The Sun is shining. The birds are chirping. Half my front lawn is snow free. It’s so easy to think spring.
Not so fast, Bucko.
With snow, accumulation = intensity * duration. You can get a significant snow from a brief heavy burst or many hours of light snow. Odds are we’re getting the latter Wednesday morning through Friday morning. 48+ hours of precipitation seems likely!
As has been the case recently, the GFS and Euro disagree on most of the finer points.
The Euro is colder. Often I’ll look at the 850mb 0°C line–where the temperature at ~5,000 feet is 32° Fahrenheit. It’s an excellent rain/snow predictor. That line is farther south on the Euro, meaning we’re more likely to see all snow even on the shoreline. The GFS solution leans toward mixed precipitation for the first 12-15 hours.
I’d go whole heartedly with the Euro, except for the addition of the SREF (Short-Range Ensemble Forecast) model. Uh oh, another American model?
The SREF goes out 87 hours and has been optimized to,
address the aspects of winter weather events beyond accumulation – specifically duration, timing, and intensity.
The SREF is actually 21 slightly different models run simultaneously to produce an ensemble. Like its American cousin, the GFS, it’s leaning toward mixed precipitation for the first half day.
Truth is in both the Euro or American models, Wednesday’s precipitation looks light. Even as all snow we’ll get no more than a few inches by nightfall Wednesday.
By Thursday all the models come into agreement on Ptype (precipitation type)–Snow!
By this time the forward progress of this storm has been slowed to a crawl. The GFS shows the central low pinwheeling in place most of the day!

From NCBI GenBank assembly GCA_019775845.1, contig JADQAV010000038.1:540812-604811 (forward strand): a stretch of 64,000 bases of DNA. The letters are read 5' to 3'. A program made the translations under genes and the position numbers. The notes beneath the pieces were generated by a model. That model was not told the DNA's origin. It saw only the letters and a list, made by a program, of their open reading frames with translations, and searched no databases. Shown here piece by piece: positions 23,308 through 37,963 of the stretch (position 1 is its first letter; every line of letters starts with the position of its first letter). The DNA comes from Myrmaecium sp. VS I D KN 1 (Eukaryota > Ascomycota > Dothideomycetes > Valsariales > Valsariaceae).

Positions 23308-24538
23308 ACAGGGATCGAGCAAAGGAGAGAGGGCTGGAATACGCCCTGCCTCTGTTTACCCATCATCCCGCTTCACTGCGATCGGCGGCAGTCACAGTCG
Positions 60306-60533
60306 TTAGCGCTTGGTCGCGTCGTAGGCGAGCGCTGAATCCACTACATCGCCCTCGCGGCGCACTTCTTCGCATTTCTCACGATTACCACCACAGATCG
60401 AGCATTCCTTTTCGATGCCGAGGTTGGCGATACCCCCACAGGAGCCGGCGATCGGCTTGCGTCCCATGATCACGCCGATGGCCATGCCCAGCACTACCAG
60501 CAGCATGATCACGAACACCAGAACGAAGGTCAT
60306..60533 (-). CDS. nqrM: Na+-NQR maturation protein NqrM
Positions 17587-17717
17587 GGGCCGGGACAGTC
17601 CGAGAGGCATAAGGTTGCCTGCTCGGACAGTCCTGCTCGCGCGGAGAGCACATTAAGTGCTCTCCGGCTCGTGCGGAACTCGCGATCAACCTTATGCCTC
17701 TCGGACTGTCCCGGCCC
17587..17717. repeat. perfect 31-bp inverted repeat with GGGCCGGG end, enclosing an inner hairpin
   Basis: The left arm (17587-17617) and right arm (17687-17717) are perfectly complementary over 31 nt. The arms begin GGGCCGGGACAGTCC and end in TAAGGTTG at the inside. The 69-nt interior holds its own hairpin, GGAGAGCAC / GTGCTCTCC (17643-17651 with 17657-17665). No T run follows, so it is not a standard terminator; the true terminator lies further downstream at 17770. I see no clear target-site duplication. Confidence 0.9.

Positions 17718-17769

Here’s the bottom line: Mainly light snow inland, with light mixed precipitation on the shoreline beginning Wednesday morning. Accumulations by Wednesday sunset just a few inches inland. Travel Wednesday will be a little slippery, not terribly bad. However, the storm continues.
Light snow overnight Wednesday/Thursday with light to moderate snow continuing through late morning Friday (a little longer toward I-395). Thursday will be a more difficult travel day. Friday morning too!
Final accumulations 6-12″ inland, with highest amounts north of Hartford, in the hillier terrain Northeastern and Northwestern Connecticut and inland near the Rhode Island border. On the shoreline, 4-8″ with lowest amounts in the New London/Groton/Stonington area.
Remember, in this case ‘final’ isn’t until Friday!
More updates to come.
12 thoughts on “The Long Duration Snow Event”
with this storm comming and keeping you busy are you going to be putting anything on for your followers for the comet Panstarrs coming into view beginning of next week
Geoff – thank you for these freebie forecasts which are more in-depth than the ones we “pay” for (via commercials etc.)
Also, any insights on the comet would be much appreciated! Thank you again!
Thanks again Geoff. Network weather is pretty useless. Please keep up the great work !!
Really appreciate your forecast, Geoff! You’re the best and we’re so glad you’re still standing by us. Thank you, truly!
Ditto to what the others have said and thank you for a little peak into why the forecasters so often don’t seem to talking about the same state.
Hummm…. well, despite this forecast I still love ya…
As some one already posted, your forecasts are usually “right on” (a 60’s/Jon Denver moment) Tells me to plan on going up to visit with my Mother Sunday, or early next week instead of the end of this week.
Thanks, Geoff. As nice as Rachel is, she never puts herself on the line and articulates the forecast so that we can figure out what to expect. I know that it is sometimes hard, but you have to com down somewhere sometime and PREDICT the weather. that’s what we all tune in for. You are the only oe who ever did that. Miss ya’. 🙁
Rachel is an excellent forecaster. I stand by every word I said while working with her.
She and I often discussed her role as your expert. The public understands the forecast will never be 100% right, but Rachel is so dedicated to accuracy that the fear of getting any part wrong sometimes shapes her narrative. It would be difficult to find someone more capable and dedicated than she is.
sorry for the typos….”D”
Thanks Geoff ! Been waiting for your insight all day – always the best!
I enjoy reading your blog daily, yet I never comment. I just wanted to say thanks today. You obviously put a good amount of work into forecasting for us. Thanks even more for all the effort you put into educating us. You are one of a kind!
Thanks for all you do…..read always….comment never!